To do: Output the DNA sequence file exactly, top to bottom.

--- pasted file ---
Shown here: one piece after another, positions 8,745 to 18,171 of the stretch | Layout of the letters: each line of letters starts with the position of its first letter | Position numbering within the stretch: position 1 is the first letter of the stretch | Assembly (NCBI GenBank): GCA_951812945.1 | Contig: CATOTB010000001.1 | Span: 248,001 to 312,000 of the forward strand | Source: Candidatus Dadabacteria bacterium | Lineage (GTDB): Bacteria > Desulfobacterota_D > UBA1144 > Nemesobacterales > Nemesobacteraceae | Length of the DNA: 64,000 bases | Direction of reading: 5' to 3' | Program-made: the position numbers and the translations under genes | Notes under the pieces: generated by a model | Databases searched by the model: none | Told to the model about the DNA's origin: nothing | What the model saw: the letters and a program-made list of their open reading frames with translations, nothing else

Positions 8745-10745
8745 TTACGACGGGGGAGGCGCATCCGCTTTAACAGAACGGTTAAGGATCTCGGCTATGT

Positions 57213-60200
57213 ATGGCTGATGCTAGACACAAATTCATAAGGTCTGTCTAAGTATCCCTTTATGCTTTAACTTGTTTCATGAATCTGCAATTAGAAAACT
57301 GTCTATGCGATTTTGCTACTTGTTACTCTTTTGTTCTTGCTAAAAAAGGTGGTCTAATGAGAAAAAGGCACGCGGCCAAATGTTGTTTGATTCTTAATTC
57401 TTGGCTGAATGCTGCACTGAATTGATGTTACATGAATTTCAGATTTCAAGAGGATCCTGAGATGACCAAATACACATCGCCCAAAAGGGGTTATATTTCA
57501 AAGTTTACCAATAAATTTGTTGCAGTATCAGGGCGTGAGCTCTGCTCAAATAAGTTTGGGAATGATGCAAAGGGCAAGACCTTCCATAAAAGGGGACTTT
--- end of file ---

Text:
Shown here: one piece after another, positions 8,745 to 18,171 of the stretch | Layout of the letters: each line of letters starts with the position of its first letter | Position numbering within the stretch: position 1 is the first letter of the stretch | Assembly (NCBI GenBank): GCA_951812945.1 | Contig: CATOTB010000001.1 | Span: 248,001 to 312,000 of the forward strand | Source: Candidatus Dadabacteria bacterium | Lineage (GTDB): Bacteria > Desulfobacterota_D > UBA1144 > Nemesobacterales > Nemesobacteraceae | Length of the DNA: 64,000 bases | Direction of reading: 5' to 3' | Program-made: the position numbers and the translations under genes | Notes under the pieces: generated by a model | Databases searched by the model: none | Told to the model about the DNA's origin: nothing | What the model saw: the letters and a program-made list of their open reading frames with translations, nothing else

Positions 8745-10745
8745 TTACGACGGGGGAGGCGCATCCGCTTTAACAGAACGGTTAAGGATCTCGGCTATGT

Positions 57213-60200
57213 ATGGCTGATGCTAGACACAAATTCATAAGGTCTGTCTAAGTATCCCTTTATGCTTTAACTTGTTTCATGAATCTGCAATTAGAAAACT
57301 GTCTATGCGATTTTGCTACTTGTTACTCTTTTGTTCTTGCTAAAAAAGGTGGTCTAATGAGAAAAAGGCACGCGGCCAAATGTTGTTTGATTCTTAATTC
57401 TTGGCTGAATGCTGCACTGAATTGATGTTACATGAATTTCAGATTTCAAGAGGATCCTGAGATGACCAAATACACATCGCCCAAAAGGGGTTATATTTCA
57501 AAGTTTACCAATAAATTTGTTGCAGTATCAGGGCGTGAGCTCTGCTCAAATAAGTTTGGGAATGATGCAAAGGGCAAGACCTTCCATAAAAGGGGACTTT